Considering Housing Assistance Benefits? You Can Help Fight Discrimination Too



There’s a good chance that your employees are clamoring for housing assistance benefits. The sharp rise in housing prices over the past decade and a lack of homes for sale have made it harder for homebuyers, especially first-time buyers, to achieve the ever more elusive American dream. Employees have responded with a clear desire for help from their employers.

According to SoFi at Work’s The Future of Workplace Financial Well-being 2022 survey (which included 1,600 employees and HR leaders), 60% of workers want their employers to add, improve, or expand homeownership assistance. This need for help with homeownership will likely increase with the current environment of rising interest rates and the continued shortage of new home construction.

As you look at housing assistance for your employees, consider that these benefits can have far-reaching effects. They not only address a vital and current challenge among your workforce, but can also help fight housing discrimination and close the generational wealth gap that decades of unfair treatment may have caused among your workforce.

The situation is dire. The divide in homeownership rates between Black and white Americans is now nearly 30% — that’s higher than what it was in 1960, when racial discrimination in housing was legal. In the first quarter of 2022, 44.7% of Black Americans owned their homes, compared with 74% of white Americans, according to the U.S. Census. A person’s home is often their largest financial asset, the benefits of which are usually passed on to the next generation. Low homeownership rates may contribute significantly to the widening generational wealth gap between Black and white Americans.

This imbalance doesn’t have to continue. Your firm can help by providing equitable homeownership benefits for all of your employees.

Barriers to Minority Homeownership


The first step toward providing equitable homeownership benefits is to understand exactly what stands in the way of minority employees owning their own homes. Here’s a look at some of the major obstacles they face.

Recommended: Are Your Employees’ Efforts to Make Ends Meet Affecting Performance?

Disproportionate Amounts of Student Debt


According to the October 2021 Education Trust report, “Jim Crow Debt: How Black Borrowers Experience Student Loans,” 67% of Blacks earning $75,000 to $100,000 delayed buying a home because of student loan debt. Black households are also more than twice as likely to have student debt, and their median student loan balance is $10,000 higher than white households, according to the National Association of Realtors.

Lack of Credit History


More than two million Black employees meet income requirements but do not have enough credit history to qualify for a mortgage, especially one with favorable interest rates.

Down payment and Closing Costs


Because minority families are less likely to have accumulated wealth or access to generational wealth, down payment and closing costs often become the greatest obstacle to Black homeownership.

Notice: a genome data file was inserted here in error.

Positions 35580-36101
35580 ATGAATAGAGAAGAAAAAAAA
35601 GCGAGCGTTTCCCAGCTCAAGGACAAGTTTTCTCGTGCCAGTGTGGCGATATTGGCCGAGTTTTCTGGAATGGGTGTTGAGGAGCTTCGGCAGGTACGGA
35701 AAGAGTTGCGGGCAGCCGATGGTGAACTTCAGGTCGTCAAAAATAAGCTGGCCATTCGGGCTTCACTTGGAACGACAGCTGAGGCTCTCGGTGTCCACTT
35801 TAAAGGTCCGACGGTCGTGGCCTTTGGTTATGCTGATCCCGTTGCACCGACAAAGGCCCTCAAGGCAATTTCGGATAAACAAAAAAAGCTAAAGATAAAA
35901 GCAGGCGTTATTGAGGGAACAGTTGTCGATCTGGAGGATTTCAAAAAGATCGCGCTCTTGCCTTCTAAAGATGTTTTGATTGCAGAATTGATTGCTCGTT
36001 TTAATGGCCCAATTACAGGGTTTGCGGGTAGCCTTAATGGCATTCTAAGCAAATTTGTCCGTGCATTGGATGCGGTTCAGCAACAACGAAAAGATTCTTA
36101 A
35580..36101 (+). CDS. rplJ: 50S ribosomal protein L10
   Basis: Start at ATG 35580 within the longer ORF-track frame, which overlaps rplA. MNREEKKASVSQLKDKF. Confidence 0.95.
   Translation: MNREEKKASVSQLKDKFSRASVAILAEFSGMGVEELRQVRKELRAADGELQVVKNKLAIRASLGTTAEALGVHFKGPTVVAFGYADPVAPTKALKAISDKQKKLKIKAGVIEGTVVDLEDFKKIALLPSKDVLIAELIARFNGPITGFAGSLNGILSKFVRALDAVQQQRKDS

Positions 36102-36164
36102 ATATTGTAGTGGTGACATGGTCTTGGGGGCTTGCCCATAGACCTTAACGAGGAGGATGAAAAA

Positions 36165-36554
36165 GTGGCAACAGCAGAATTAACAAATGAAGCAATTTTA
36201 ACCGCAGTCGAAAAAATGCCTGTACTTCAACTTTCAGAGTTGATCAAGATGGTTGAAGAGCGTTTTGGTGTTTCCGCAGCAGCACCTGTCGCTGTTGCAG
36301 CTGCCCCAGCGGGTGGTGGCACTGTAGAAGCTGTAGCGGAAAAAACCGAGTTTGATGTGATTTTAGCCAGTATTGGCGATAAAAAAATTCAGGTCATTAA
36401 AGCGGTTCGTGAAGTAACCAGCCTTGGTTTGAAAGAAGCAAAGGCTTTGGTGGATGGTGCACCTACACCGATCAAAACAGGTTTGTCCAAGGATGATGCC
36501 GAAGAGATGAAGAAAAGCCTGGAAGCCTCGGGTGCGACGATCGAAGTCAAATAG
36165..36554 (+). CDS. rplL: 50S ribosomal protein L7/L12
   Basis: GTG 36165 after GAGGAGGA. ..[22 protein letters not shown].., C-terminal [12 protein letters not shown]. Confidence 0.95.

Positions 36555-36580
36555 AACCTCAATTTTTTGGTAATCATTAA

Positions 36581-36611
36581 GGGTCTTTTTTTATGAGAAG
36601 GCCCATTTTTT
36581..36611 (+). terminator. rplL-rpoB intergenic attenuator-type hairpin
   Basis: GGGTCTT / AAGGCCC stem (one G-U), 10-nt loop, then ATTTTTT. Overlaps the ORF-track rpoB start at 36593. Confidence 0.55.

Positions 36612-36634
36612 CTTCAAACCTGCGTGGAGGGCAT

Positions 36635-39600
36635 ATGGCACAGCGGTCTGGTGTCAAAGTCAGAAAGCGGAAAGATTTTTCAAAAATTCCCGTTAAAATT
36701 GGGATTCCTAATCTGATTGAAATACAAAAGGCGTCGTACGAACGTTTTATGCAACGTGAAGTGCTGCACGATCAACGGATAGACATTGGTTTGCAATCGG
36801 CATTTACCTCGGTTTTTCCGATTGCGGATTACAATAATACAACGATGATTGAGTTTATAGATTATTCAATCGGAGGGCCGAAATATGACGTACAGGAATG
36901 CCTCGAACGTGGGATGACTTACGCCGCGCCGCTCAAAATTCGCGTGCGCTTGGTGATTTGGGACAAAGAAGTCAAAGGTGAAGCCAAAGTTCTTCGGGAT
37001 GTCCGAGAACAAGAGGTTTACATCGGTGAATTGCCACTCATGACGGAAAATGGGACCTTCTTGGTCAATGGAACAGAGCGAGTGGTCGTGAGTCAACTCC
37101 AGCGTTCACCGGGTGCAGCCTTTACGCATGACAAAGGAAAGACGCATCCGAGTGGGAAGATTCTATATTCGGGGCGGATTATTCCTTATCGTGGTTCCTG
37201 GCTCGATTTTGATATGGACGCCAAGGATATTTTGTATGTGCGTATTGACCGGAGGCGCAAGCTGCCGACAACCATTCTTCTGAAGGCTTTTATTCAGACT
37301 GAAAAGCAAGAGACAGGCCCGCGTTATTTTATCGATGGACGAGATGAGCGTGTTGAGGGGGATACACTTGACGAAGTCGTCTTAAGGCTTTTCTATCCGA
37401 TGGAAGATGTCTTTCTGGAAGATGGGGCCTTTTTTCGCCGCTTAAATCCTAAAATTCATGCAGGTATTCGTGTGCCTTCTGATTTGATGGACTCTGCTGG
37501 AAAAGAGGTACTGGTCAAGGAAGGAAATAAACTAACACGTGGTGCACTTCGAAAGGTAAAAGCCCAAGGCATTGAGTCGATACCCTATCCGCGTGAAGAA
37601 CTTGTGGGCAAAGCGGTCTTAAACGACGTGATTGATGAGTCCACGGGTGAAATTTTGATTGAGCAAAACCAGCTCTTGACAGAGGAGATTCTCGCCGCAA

Persistent Housing Discrimination


Despite decades of anti-discrimination legislation and other efforts to fight redlining, create fair lending, and ban racial and other biases, housing discrimination still exists in many markets throughout the country. Whether it’s subtle or overt, housing discrimination holds people of color, immigrants, and LGBTQ+ people back by denying them access to safe and secure neighborhoods, good schools, and the generational wealth that comes with homeownership.

Recommended: Understanding Financial Well-being for LGBTQ+ Employees

What Employers Can Do


Employer-sponsored housing assistance can help break down these barriers to homeownership and provide a much-needed and desired benefit to all of your employees. Consider these four steps to help fight discrimination and provide a path to homeownership for all employees in your diverse workforce.

Recommended: First-time Homebuyer Support for Black Employees

Step 1: Understand Your Black Employees’ Financial Well-being


Conduct a financial health assessment to analyze the overall financial wellness of your workers, as well as specific challenges Black employees may face. This data will help determine how your current and potential programs can be tailored to fit the needs of your Black and minority employees.
In addition, utilize your employee resource groups to understand the specific challenges Black employees may face when it comes to buying a home.

Step 2: Help Eliminate Barriers to Homeownership


We saw above the obstacles Black employees may face when trying to qualify for and afford a home. Fortunately, there are targeted benefits you can offer to help employees overcome these barriers.

Student loan repayment benefits, for example, can help reduce the disproportionate amount of student debt your Black employees likely carry, freeing up funds for home-buying costs. Now is a particularly good time to offer student debt repayment programs or enhance your programs. New government rules allow employers to provide $5,250 tax-exempt annually for an employee’s student loan repayment through 2025. Employees will also have no tax liability for the contributions.

Automatic savings programs, especially with an employer match, can help employees build emergency savings to provide the cushion they need to handle unexpected expenses. With an emergency fund in place, employees can then divert any extra funds toward saving for a down payment on a home.